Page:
Cape Gazette


Home-grown fun along The Boardwalk

Funland: Iconic place for memories
By Ron MacArthur | Sep 01, 2013
Photo by: Ron MacArthur Young riders take scream with joy on the Free Fall, one of the thrill rides in the Funland complex.

Another season of fun is nearing an end; Funland in Rehoboth Beach shuts down its 51st season on Sunday, Sept. 9.

The history of Funland is well documented. The family business dates back to the spring of 1962, which also happens to be another time of historic significance in the resort area – The Storm of '62. In fact, the Fasnacht's purchase of the Funland property and the timing of the horrific March storm coincided; they were just about a week apart.

Brothers Al and Don Fasnacht already owned a small park near Harrisburg, Pa., and were vacationing at the Delaware beaches. They stopped into the Sport Center, which the Dentino family had owned since the 1930s. It wasn't long before talk of selling the property surfaced.

Over the years, the family expanded the park, adding rides and games, and buying adjoining properties. Between the two brothers, there are now five children and four grandchildren who are directly involved with the business.

Today, more than two dozen members of the Fasnacht, Henschke, Curry, Ginder and Darr families are involved in the operation of Funland. Each summer, Funland hires more than 100 high school and college students, including about 30 foreign workers.

What hasn't changed over the years is the family's commitment to safe, inexpensive family fun. Tickets cost 35 cents, a mere 25-cent increase from five decades ago. The well-known green tickets are also good for life.

Ian Curry, director of operations, said it's important that children leave with a smile on their face, wanting to come back. "When someone wins a prize, we make a big deal out of it," he said.

"Funland still offers old-fashioned fun at affordable prices," he added.

The park features 19 rides for all ages and such iconic games as Skee Ball and Whack-A-Mole. People travel from near and far to ride in the Haunted Mansion. Some of the most popular rides – including the boats and fire engines – date back to the start of Funland.

Funland was closed Aug. 20 for family members and staff to attend a celebration of life for matriarch Jean Fasnacht in Hershey, Pa., who passed away Aug. 11. "We were all reminded just how much a part of Rehoboth Beach Funland is," Curry said.

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The Paratrooper is a blur of color in this time exposure photograph. (Photo by: Ron MacArthur)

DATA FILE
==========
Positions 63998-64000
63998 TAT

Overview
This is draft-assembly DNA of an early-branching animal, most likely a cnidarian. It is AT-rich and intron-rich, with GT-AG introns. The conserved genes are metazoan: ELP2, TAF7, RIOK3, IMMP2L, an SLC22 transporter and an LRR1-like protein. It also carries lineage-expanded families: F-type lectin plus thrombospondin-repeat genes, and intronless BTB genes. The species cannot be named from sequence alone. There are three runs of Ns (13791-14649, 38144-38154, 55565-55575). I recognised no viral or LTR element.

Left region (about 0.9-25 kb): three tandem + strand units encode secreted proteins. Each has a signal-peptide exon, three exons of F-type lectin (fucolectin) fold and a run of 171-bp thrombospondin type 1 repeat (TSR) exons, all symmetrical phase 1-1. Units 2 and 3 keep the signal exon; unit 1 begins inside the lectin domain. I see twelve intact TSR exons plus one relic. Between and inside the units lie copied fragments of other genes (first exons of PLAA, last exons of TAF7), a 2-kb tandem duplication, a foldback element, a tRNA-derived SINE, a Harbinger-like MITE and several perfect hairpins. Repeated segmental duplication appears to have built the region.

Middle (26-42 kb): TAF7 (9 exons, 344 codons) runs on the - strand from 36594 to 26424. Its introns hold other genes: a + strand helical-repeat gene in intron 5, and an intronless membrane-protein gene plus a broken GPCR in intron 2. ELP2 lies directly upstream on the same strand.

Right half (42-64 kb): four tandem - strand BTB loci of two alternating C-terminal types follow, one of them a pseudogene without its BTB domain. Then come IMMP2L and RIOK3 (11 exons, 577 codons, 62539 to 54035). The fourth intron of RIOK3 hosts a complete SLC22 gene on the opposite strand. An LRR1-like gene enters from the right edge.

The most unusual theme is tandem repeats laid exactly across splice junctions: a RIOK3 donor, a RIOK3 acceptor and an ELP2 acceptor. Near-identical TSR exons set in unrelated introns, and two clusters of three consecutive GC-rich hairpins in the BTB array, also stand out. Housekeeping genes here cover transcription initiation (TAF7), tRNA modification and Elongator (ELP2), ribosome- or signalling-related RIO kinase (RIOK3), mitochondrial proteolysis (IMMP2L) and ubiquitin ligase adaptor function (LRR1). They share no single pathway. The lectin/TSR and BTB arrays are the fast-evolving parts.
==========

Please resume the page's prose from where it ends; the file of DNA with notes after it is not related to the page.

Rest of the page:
Each morning dozens of boxes of stuffed animals are moved from storage to fill machines. (Photo by: Ron MacArthur)
In his daily routine, Randy Curry, ride maintenance director, checks light bulbs on the children's swings. (Photo by: Ron MacArthur)
Brad Ginder, midway games manager, checks out the Skee Ball games before a busy day of action. (Photo by: Ron MacArthur)
Daily maintenance and cleaning takes place before Funland opens its doors to the public. Daria Koza is busy cleaning one of the many challenging cranes.
Office coordinator Cindy Fasnacht helps out by stocking prizes in Funland's ticket redemption center. (Photo by: Ron MacArthur)
Neil Fasnacht, games and plush animals director, changes the prize display at the goblet toss. (Photo by: Ron MacArthur)
Re-supplying tickets is also a daily job. Craig Fasnacht, electronics specialist, puts a new roll in a machine. (Photo by: Ron MacArthur)
Ian Curry, operations director, starts the morning by checking out the popular children's boats. (Photo by: Ron MacArthur)
Skee Ball lines are usually long most nights at Funland. (Photo by: Ron MacArthur)
Elisabeth Ginder, office administrator, helps sort stuffed animals before the amusement park opens. (Photo by: Ron MacArthur)
Lauren Fasnacht, a graphic designer for Funland, restocks pandas at the Skatterball game. (Photo by: Ron MacArthur)
Food and beverage director Mark Henschke makes sure the food cart is well stocked for the day. (Photo by: Ron MacArthur)
It's always busy first thing in the morning before Funland opens. Lisa Ginder sorts through prizes to be displayed during the day at the goblet toss. (Photo by: Ron MacArthur)
He's not a long-time employee, but a prop for Funland's Haunted Mansion. (Photo by: Ron MacArthur)
Taking a ride on the Funland carousel is a long-standing Rehoboth Beach tradition. (Photo by: Ron MacArthur)
The biggest thrill ride of all is the Superflip, as it spins and flips its riders. (Photo by: Ron MacArthur)
Not everyone comes to the ticket redemption center with this many tickets. (Photo by: Ron MacArthur)
Competing in the horse derby, along The Boardwalk, is one of Funland's main attractions. (Photo by: Ron MacArthur)
Funland's Stephanie Mullen offers a winner a choice of prizes after winning a horse race. (Photo by: Ron MacArthur)
Each day and night hundreds stop by and try their luck at Funland's numerous games. (Photo by: Ron MacArthur)
Sophie Callander keeps a supply of plastic balls ready at the goblet toss. (Photo by: Ron MacArthur)
The Paratrooper runs non-stop every night. (Photo by: Ron MacArthur)
Funland thrives on tradition as one of the best known spots in the Sussex resort area. (Photo by: Ron MacArthur)
The Rehoboth Beach night is filled with colors and sounds from Funland every night during the summer season. (Photo by: Ron MacArthur)
Funland offers rides for all ages on its prime location along The Boardwalk. (Photo by: Ron MacArthur)
Beth and Adin Chambers have lots of fun on the Superflip, one of 19 rides at Funland. (Photo by: Ron MacArthur)
Melanie Krutz, Zach Royal and Yuhan Wang keep an eye on action taking place at the Frog Bog. (Photo by: Ron MacArthur)
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